According to the traditional Dutch custom, on January 6, on the day of the “Three Kings”, a bean was baked in a holiday cake. The one who got a piece of pie with him became the “king” of the holiday. He put on a sham crown and he chose his “queen” and appointed “staff of the court” – from the minister to the jester. All obeyed the “king” and drank at his command. In the XVII century, during the time of Jordan, such feasts began in the afternoon and dragged out after midnight.
The theme, which gives an opportunity to show strong and healthy people, having fun in a relaxed atmosphere, repeatedly attracted the attention of Jordan. There are about a dozen of his paintings and drawings on this subject. The Hermitage copy, dating back to the heyday of the artist’s work, is one of the best.
The picture of Jordan is full of joy of earthly existence and an abundance of vitality. Feast in full swing. On a cry: “The King drinks!” all draining glasses. Old people and children are drinking, convention and decorum are forgotten, reveling reigns. The artist conveys this rude scene, without embellishing or softening anything, he feels that he frankly admires it.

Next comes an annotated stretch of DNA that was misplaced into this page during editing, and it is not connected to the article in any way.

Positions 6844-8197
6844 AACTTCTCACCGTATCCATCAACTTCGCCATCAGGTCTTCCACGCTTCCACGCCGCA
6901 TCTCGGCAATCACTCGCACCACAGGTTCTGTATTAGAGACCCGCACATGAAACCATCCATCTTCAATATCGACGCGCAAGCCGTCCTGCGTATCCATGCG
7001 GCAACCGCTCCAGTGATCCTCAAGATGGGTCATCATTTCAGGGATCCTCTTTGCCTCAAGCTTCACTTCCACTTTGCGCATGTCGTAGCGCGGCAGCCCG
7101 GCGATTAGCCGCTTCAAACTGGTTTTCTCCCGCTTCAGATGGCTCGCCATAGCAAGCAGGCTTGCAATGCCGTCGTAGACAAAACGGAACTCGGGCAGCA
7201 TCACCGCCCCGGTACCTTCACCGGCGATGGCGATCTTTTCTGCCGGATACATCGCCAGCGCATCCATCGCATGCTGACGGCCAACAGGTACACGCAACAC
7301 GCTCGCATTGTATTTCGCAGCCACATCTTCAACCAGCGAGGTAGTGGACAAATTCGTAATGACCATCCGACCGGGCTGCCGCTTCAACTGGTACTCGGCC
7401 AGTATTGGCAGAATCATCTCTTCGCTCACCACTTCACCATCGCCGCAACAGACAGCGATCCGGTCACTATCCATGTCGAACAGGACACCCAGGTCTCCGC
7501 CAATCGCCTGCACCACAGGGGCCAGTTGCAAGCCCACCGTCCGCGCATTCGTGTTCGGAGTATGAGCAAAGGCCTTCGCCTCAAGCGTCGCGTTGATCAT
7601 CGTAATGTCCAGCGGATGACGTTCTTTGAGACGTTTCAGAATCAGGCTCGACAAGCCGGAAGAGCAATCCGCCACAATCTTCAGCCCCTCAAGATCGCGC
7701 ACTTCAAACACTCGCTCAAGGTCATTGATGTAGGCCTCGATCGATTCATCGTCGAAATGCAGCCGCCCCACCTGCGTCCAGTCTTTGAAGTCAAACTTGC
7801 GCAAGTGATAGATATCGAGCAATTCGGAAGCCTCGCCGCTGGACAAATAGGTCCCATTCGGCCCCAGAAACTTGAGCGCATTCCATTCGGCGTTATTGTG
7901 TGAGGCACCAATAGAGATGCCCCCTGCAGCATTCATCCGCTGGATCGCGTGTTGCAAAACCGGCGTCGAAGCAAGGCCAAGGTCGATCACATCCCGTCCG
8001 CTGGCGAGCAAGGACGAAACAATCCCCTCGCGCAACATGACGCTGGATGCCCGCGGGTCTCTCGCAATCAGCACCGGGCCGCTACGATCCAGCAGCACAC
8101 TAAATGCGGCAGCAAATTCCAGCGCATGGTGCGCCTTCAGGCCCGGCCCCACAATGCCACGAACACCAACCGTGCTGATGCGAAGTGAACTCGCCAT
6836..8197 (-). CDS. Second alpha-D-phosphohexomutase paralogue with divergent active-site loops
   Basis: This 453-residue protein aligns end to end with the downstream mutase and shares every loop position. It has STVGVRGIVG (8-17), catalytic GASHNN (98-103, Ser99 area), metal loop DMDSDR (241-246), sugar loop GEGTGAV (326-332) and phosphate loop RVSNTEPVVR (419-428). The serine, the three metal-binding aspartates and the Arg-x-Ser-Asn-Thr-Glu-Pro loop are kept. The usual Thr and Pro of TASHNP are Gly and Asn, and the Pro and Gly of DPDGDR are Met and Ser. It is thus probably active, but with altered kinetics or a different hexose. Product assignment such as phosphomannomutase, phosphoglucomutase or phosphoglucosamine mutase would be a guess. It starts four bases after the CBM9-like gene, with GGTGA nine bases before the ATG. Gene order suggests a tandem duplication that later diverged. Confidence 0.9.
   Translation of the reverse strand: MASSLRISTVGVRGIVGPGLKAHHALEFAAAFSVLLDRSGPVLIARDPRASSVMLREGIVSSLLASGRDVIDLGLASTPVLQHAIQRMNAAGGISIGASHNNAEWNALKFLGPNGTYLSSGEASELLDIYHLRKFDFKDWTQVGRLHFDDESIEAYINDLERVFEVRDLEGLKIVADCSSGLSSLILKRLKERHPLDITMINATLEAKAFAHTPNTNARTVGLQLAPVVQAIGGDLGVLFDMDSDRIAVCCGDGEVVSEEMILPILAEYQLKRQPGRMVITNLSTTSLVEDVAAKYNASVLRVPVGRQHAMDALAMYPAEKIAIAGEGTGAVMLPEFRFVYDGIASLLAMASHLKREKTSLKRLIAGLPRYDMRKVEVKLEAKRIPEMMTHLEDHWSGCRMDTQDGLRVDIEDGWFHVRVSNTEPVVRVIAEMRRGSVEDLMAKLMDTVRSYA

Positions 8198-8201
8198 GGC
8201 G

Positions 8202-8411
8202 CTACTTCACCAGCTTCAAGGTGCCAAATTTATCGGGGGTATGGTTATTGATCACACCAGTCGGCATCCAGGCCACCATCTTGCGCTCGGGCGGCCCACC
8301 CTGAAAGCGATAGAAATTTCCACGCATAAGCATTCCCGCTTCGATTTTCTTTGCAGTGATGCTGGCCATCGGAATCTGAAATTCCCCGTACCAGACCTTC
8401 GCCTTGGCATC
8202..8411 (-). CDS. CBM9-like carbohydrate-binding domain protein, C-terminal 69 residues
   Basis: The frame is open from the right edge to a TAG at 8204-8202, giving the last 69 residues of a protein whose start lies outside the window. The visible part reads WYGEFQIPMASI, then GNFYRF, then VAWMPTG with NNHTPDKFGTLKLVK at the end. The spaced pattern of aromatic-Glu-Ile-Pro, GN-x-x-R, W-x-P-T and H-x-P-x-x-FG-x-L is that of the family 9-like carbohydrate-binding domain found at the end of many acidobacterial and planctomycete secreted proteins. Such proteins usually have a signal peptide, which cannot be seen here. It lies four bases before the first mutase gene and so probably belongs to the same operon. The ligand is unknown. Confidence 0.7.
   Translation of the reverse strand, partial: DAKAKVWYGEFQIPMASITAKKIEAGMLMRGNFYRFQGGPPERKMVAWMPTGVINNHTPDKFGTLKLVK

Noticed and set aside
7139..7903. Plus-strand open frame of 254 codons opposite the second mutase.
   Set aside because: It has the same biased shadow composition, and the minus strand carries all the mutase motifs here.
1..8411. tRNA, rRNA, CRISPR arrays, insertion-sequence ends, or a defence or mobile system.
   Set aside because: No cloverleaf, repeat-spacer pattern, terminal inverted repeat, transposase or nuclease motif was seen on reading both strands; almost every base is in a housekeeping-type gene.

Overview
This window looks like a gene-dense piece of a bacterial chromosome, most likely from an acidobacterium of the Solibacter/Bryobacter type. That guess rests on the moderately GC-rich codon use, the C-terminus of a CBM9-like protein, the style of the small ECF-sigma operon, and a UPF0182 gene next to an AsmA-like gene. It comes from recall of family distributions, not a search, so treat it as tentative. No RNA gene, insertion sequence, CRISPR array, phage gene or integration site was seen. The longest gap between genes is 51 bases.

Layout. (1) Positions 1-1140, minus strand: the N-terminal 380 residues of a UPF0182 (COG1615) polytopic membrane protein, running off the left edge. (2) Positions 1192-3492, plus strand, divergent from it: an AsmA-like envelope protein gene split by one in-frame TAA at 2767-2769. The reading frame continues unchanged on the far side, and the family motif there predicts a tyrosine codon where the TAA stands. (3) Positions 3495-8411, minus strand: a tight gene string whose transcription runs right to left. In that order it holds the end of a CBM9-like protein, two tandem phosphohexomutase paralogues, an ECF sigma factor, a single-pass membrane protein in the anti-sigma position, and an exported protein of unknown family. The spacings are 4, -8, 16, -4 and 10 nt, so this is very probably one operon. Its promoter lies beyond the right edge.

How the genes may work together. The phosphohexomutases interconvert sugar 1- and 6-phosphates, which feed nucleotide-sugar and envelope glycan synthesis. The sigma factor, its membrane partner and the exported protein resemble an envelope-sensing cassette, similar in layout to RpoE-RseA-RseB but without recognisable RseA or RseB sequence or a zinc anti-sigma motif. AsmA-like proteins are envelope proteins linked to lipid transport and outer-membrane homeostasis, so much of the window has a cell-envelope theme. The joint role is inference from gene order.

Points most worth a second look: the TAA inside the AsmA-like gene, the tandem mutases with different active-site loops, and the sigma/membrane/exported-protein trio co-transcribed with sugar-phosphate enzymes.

Large, almost full-size figures of people are pushed to the front edge of the picture, the looks and gestures of some of the characters are addressed to the viewer, as if drawing him to participate in what is happening. It seems that we hear loud singing and laughter and as if sensing the proximity of these heavy, powerful bodies. Interdigitating, colliding motions of figures, as well as black and white contrasts, increase the impression of dynamics. The whole group is illuminated by the golden evening light, bright brown, red, pink tones of clothes, hair and faces creating a sonorous symphony of colors flash with special intensity. The scene of the usual feast is perceived by the viewer as a statement by the artist-realist of the beauty and significance of earthly existence.
Painting “Bean King” entered the Hermitage from the collection of the Academy of Arts of the USSR in 1922.